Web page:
My artistic process – Discipline. I work 6 days a week for about 10 hours a day, this is a constant but my schedule is kind of organic, it changes every once in a while. I usually do chores and have breakfast/check emails before I sit down to draw. Sometimes I work out before sitting down too. My ritual to get the juices flowing involves smoking ganja and doing a warm up sketch. This warm up sketch can be anything. It’s just a thing to unclog my mind and loosen up my joints. I just spill something out… I give myself about an hour or so. This happens usually when I’ve just started working on a book. After a couple of weeks I skip on the warm ups and dive straight into my pages when I sit down. I get faster as I progress, the shapes become familiar therefore I don’t have to spend as much time searching for them. Once in a while I also do cool down sketches after a day’s work. They are usually just ideas I have floating around that I use to not get bored. For example if I’m working on the computer for a long period of time I like to switch it up and start a painting or do a sketch in my sketchbook.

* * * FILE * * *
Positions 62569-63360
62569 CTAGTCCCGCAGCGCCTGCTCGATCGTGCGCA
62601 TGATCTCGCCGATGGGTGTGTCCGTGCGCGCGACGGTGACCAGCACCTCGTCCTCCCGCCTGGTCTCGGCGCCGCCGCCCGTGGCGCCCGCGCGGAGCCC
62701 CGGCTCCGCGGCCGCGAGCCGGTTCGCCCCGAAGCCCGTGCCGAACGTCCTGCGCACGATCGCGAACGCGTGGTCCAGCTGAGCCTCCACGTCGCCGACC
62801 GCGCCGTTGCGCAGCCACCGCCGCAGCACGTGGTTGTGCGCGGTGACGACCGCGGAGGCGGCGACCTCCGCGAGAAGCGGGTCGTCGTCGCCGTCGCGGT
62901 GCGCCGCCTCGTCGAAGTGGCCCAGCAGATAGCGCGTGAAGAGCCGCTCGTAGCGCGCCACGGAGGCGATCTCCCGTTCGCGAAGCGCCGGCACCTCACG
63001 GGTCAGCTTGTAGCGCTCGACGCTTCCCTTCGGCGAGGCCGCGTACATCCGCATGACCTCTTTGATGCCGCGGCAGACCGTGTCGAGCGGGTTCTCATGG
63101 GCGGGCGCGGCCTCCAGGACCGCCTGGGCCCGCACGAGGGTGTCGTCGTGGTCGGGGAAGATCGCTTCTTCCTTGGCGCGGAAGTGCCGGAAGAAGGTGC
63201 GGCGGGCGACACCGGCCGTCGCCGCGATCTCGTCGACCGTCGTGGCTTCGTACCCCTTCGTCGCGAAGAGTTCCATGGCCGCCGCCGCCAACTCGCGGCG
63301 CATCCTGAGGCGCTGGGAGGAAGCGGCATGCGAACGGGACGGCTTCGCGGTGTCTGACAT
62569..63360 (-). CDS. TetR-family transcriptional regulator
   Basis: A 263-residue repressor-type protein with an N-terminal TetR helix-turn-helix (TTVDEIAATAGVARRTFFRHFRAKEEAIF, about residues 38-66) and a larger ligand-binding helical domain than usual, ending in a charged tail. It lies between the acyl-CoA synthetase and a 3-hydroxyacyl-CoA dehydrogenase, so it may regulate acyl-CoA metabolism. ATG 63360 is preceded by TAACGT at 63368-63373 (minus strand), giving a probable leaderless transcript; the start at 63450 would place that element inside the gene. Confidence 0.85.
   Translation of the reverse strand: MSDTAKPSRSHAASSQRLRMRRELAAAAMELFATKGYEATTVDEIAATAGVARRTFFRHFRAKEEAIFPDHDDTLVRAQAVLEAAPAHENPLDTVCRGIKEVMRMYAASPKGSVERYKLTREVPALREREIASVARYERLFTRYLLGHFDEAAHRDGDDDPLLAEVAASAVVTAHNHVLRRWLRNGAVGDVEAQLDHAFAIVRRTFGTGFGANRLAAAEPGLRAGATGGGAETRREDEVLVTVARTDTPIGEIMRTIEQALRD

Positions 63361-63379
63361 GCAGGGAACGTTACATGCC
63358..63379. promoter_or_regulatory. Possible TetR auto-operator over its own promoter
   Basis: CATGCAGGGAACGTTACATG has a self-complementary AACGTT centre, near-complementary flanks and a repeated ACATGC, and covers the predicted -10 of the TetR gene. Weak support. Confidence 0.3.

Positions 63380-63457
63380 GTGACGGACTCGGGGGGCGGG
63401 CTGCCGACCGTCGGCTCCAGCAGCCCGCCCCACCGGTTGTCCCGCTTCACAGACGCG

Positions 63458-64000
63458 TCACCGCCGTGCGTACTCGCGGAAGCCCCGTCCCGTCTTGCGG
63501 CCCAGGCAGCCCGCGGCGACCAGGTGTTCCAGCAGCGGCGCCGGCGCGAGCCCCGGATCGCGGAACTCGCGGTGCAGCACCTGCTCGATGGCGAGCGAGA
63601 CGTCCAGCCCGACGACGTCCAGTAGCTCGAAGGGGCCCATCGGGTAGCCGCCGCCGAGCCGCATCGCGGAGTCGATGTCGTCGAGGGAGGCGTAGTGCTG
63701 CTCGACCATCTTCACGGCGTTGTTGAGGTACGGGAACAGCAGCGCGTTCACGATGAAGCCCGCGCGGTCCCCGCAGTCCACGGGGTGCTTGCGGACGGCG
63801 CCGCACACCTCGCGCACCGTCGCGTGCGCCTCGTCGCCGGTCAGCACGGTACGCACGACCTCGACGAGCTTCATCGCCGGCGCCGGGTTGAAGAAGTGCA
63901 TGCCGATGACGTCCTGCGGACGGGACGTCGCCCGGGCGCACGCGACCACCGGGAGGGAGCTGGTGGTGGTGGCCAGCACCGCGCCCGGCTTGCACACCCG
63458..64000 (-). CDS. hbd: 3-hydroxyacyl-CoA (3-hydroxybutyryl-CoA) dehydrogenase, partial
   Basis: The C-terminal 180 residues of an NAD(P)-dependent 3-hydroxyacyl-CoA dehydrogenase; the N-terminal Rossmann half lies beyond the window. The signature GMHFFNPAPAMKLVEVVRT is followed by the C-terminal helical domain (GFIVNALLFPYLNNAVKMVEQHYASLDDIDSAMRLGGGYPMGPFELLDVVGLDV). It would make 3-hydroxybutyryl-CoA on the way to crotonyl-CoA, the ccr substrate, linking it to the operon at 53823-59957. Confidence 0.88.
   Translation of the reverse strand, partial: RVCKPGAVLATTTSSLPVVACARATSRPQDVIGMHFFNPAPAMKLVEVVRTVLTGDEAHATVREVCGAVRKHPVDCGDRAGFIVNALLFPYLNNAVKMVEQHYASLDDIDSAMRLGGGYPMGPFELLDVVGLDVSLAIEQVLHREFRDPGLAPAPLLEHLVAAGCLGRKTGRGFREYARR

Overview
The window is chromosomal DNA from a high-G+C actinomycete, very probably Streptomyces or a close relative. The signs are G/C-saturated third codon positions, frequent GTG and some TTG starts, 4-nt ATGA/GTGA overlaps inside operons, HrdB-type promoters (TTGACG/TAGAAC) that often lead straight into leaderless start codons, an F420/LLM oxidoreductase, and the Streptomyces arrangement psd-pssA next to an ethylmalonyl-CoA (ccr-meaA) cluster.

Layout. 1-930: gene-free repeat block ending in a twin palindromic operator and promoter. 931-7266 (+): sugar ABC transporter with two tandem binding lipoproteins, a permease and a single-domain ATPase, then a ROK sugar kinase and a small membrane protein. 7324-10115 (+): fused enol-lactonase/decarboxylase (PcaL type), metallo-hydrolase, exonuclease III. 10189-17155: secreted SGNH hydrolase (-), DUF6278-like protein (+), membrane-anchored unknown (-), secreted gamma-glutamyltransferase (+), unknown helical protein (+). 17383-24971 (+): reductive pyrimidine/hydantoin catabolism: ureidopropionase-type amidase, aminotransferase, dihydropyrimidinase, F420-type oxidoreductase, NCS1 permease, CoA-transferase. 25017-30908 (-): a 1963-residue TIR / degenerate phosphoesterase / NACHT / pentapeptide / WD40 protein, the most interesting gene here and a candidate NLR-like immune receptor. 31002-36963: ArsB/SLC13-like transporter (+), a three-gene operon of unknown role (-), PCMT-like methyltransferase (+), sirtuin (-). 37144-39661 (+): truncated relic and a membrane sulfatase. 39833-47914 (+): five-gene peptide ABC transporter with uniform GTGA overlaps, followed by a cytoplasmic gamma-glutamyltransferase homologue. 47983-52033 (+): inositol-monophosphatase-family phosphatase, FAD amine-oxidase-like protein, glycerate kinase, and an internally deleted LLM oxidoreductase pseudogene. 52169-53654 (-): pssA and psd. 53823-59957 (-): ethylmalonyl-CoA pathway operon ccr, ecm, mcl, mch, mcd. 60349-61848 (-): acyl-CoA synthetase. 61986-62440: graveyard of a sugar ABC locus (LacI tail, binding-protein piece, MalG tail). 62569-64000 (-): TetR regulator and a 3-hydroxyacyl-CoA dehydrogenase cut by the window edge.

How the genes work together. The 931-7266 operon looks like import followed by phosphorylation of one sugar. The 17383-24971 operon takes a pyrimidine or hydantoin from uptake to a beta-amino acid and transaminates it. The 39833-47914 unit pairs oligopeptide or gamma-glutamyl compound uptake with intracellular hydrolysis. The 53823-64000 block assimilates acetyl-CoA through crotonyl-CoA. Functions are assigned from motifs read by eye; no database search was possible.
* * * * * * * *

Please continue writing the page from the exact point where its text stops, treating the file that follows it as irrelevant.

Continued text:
I guess the constant factor to begin for me is the ganja, I’m a big smoker. I would call it a ritual/meditation. My creative energy is unpredictable, it drives me and not the other way around, but my ritual is the method I have found to channel that energy, to make good use of it. It’s an incredible help for the stress of deadlines too! I’m always on a tight deadline.
Devotion is a given to me…doing my work is my life. I wouldn’t do anything else.
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Alyssa Berg makes comics in Brooklyn, NY. You can find her work HERE.

Sunday is a Good Day to Visit a Museum: Part Two

This series began last week with Part One: Ritual in Preparing the Space/It’s the Simple Things – now we are drawn deeper into the museum and into a new process meditation.